NAVIGATE
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ECT wants Uma Oya project halted



By Pabodha Hettige

The proposed Uma Oya multipurpose project should be immediately halted to prevent the inconveniences caused to the residents living around the Uma Oya, the Environment Conservation Trust (ECT) says.


"If the project is carried out as planned, when the Puhulpola and Diaraba reservoirs are developed, 128 and 69 families respectively will be displaced and their lands lost," ECT President Sajeewa Chamikara said.


According to the plans in progress the displaced will be settled in Moragolla and Ketakella in Uva Paranagama. The proposed areas are geographically not fit for any type of agricultural cultivation due to the high scarcity of water, he said.


The project will result in a loss of 153 tons of vegetable and potato harvest worth six million rupees along with the income generated by secondary cultivations.


The Uma Oya multipurpose project was first proposed in 1991 by the Central Engineering Consultancy Bureau. However, the feasibility report, presented to the Asian Development Bank, was rejected after the assessments due to the severe technical shortcomings. "The project was later approved by the Iran Export Development Bank without feasibility assessments and the project was revived in 2008 to fulfill certain political agendas," the ECT alleged.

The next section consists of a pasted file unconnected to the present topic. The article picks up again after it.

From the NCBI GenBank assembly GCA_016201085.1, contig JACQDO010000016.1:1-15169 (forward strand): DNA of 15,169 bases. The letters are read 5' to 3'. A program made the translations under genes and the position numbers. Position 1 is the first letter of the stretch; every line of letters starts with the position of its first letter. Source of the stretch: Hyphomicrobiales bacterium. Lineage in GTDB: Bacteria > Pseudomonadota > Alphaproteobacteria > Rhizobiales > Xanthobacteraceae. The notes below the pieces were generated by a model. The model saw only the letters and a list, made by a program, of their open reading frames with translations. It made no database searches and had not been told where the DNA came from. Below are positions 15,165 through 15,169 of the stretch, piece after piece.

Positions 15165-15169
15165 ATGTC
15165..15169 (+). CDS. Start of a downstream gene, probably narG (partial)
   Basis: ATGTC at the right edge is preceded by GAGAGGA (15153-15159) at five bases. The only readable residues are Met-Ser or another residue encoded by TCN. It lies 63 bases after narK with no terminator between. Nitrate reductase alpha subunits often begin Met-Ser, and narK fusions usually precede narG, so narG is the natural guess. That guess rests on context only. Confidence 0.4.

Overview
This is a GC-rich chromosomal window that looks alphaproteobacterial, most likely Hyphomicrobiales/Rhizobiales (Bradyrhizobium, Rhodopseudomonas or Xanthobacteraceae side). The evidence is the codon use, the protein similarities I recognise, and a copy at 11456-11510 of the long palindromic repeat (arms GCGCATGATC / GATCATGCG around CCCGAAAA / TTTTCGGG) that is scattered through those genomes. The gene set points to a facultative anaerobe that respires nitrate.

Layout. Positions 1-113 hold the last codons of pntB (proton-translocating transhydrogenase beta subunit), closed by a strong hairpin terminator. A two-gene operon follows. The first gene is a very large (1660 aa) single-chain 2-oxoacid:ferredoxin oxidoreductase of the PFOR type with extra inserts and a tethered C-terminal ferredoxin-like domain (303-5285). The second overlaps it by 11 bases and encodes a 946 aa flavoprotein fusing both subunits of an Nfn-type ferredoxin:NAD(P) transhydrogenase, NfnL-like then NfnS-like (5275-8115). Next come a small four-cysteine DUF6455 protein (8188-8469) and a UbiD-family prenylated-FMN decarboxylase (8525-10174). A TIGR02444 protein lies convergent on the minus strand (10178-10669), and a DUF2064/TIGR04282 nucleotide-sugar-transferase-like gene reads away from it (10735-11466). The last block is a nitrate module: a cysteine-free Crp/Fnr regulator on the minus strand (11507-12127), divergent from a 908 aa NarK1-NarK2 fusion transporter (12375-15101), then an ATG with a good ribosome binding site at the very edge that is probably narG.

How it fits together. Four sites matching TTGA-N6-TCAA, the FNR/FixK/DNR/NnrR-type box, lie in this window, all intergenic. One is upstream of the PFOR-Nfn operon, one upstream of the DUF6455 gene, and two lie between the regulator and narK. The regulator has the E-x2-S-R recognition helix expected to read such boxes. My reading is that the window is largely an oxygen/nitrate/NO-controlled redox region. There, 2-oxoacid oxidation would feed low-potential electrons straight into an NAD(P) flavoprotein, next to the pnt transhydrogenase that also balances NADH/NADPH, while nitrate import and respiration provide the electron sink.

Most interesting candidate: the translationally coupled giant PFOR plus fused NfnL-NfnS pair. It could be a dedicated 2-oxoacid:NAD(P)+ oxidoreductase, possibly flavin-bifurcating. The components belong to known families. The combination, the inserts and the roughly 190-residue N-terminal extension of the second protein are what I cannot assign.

Despite the technical shortcomings, the Sri Jayawardenapura University has prepared the environment impact assessment report and the Central Environment Authority is to assess the report shortly, Chamikara said.


"The ECT and other environmental conservation organizations have aired their views regarding the project to the CEA for consideration," he said.


One of the main objectives of the project is to provide water for the second international airport, harbour, industrial zone and the oil refinery at Hambantota. The other objectives of the project are to generate power and provide irrigation water.


"The estimated cost of the five-year project is Rs.76,316 million out of which 85 per cent is funded by the Iran Export Development Bank. The government of Sri Lanka will have to find Rs.15,475 million in order to acquire lands, resettle the affected people, conserve the environment, for project management and to upgrade the existing irrigation system," Chamikara said.


 
 
 
 
 
 
 
 

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